John Osborne invented the angry young man. But this lesser-known play, written eight years after ‘Look Back in Anger’ and two years before Osborne’s nervous breakdown, is an acute, painful portrait of a middle-aged man who cannot relinquish his anger or his youth.
‘Inadmissible Evidence’ is a nasty but brilliant piece of work which pulses with self-disgust and sexual cruelty. It’s a wise decision of Jamie Lloyd’s alert revival to trim it to a near-bearable two-and-a-half hours: this is less a well-made play, more one man’s coloratura mental breakdown.
Douglas Hodge is extraordinary as solicitor Bill Maitland: popping pills and booze and hurling his burly pinstriped body around with manic flair. He approaches midlife meltdown as if it were sour stand-up comedy, a sketchy framework for rants and sarky impressions of period icons like Harold Wilson and Bugs Bunny.
He’s like a lustful, sexist Toad of Toad Hall – especially in the initial Kafka-esque trial scene where he tries and fails, in a dream, to ‘acquit myself better’.
The surreal horror of the opening lingers in the 24 hours of office tragi-comedy that follow, housed to slightly soiled perfection in Soutra Gilmore’s set. Simon Gray’s 1971 ‘Butley’ owes a lot to Osborne’s Maitland, who is just clever enough to despise his own mediocrity.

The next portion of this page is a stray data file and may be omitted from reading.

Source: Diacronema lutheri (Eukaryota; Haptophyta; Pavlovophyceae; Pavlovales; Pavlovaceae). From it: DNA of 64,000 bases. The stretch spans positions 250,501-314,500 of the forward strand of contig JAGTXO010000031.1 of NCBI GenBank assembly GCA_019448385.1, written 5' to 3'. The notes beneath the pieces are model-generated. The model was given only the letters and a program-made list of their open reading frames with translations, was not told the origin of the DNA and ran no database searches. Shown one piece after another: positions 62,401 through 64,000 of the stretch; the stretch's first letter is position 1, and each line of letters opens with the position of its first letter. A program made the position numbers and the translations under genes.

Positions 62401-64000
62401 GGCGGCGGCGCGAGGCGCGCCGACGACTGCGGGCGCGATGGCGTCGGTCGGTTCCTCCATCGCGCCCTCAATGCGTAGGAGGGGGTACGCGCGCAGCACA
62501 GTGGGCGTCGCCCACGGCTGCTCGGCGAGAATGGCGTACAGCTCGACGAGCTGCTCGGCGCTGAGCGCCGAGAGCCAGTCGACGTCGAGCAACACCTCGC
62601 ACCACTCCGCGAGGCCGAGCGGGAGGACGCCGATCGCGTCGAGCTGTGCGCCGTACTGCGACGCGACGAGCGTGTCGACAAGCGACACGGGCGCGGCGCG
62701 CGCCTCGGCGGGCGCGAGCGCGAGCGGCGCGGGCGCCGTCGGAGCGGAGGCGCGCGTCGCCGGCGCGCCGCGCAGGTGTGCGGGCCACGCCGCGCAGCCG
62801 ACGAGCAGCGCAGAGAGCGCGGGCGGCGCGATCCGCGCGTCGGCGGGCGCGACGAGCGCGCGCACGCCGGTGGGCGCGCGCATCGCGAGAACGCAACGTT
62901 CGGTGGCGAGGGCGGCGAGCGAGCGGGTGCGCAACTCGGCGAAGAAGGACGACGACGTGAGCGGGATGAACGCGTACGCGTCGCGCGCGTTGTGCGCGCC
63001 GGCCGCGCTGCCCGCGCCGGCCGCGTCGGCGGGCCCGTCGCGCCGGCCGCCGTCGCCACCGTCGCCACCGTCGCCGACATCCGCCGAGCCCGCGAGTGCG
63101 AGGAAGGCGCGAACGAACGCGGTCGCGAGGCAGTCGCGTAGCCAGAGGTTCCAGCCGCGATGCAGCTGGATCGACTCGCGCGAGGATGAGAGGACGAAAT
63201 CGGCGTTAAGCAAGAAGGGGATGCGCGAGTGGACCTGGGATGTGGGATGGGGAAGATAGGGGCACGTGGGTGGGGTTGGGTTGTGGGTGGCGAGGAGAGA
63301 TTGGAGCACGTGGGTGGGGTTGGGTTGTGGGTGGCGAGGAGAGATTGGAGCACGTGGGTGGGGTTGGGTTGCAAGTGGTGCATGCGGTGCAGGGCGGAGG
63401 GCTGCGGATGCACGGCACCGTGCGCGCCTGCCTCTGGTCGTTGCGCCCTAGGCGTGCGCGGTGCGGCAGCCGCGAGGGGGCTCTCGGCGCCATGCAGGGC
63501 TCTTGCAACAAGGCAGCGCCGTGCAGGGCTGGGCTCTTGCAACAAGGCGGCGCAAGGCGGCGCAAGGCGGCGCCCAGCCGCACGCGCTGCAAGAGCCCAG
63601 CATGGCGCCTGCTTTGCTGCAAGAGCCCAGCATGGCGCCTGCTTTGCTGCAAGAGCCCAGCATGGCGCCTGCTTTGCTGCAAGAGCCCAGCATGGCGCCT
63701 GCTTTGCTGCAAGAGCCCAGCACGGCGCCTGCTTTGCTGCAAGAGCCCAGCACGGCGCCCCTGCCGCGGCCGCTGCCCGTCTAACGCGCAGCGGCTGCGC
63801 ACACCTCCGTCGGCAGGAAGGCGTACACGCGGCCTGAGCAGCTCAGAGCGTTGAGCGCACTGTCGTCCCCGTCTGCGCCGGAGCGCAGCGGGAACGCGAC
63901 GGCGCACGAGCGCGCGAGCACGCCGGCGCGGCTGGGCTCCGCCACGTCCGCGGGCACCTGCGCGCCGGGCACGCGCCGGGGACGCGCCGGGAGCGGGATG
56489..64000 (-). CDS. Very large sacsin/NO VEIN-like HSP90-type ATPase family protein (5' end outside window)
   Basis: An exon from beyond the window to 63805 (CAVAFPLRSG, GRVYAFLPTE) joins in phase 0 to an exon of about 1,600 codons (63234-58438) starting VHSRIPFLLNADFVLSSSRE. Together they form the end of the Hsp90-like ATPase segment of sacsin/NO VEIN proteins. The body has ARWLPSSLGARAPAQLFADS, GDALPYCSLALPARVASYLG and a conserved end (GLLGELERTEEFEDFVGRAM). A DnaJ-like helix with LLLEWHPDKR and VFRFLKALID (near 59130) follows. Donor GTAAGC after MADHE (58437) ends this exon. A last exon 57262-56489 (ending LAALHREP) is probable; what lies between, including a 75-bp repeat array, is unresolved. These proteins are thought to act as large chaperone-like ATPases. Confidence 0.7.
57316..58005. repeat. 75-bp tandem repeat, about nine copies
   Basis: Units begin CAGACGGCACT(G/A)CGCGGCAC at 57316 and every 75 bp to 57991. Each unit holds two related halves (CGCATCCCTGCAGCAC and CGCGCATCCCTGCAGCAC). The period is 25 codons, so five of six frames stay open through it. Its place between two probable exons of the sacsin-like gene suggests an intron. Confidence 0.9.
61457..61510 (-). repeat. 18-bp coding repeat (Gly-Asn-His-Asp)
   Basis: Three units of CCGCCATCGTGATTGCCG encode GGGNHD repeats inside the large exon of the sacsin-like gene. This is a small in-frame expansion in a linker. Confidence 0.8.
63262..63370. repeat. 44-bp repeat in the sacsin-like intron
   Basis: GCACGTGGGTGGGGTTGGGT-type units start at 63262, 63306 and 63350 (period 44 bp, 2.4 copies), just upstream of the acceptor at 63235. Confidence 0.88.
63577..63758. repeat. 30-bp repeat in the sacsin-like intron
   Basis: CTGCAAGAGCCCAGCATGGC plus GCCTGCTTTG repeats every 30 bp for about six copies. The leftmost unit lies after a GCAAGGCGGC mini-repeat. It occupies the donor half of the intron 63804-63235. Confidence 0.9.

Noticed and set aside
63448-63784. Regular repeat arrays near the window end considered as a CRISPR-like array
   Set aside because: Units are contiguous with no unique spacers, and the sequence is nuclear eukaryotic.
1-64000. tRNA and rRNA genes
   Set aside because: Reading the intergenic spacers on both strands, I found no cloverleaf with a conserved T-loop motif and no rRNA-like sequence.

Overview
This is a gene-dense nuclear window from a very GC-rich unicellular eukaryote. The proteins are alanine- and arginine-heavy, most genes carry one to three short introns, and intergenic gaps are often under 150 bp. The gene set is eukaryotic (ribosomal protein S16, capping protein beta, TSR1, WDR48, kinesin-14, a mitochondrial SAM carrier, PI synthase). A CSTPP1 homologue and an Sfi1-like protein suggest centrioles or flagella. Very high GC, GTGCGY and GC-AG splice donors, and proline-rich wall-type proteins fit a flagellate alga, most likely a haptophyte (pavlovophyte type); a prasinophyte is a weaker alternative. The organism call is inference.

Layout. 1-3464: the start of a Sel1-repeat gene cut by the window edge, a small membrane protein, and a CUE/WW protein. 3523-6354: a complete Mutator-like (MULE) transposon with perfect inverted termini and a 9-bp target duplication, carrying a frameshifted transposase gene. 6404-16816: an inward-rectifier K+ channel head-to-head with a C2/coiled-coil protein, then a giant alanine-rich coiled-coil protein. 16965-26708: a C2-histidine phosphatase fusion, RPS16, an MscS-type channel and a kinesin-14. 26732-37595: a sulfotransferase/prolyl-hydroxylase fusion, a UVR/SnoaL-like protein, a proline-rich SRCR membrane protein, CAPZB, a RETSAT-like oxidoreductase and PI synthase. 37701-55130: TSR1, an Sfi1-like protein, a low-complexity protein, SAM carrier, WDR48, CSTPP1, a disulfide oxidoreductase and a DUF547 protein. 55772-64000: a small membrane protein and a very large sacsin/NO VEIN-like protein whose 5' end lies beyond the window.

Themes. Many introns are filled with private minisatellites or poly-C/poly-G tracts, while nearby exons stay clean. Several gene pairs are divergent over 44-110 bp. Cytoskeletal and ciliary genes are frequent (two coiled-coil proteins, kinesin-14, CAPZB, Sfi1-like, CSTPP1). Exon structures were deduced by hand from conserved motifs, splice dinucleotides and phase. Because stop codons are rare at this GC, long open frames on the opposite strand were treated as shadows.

But Osborne digs darker and deeper and Hodge, trembling on the edge of his desk, shows you a monster cursed with sufficient compassion to feel the pain that he inflicts on others.
Women – his wife, mistress and miserably screwed secretaries (Amy Morgan and ’Doctor Who’s Karen Gillan) – bear the brunt. They extract poetic justice in the form of a trio of divorce clients (all unnervingly and gracefully played by Serena Evena). The women’s testimony against their husbands maddens Maitland and counterpoints the futile argument of his own furious quest for ‘the good fortune of friendship and the excitement and comfort of love’.
But it is his bitter final-act rant at his teenage daughter, played by Alice Sanders as a mutely gorgeous flower child on the cusp of sexual revolution, which reveals him – and Osborne – most fearfully. Like Philip Larkin, Osborne’s Maitland stands between ‘the Chatterley ban and the Beatles first LP’, in the sudden glare of a new generation whose youth and insouciance he hates, envies and desires.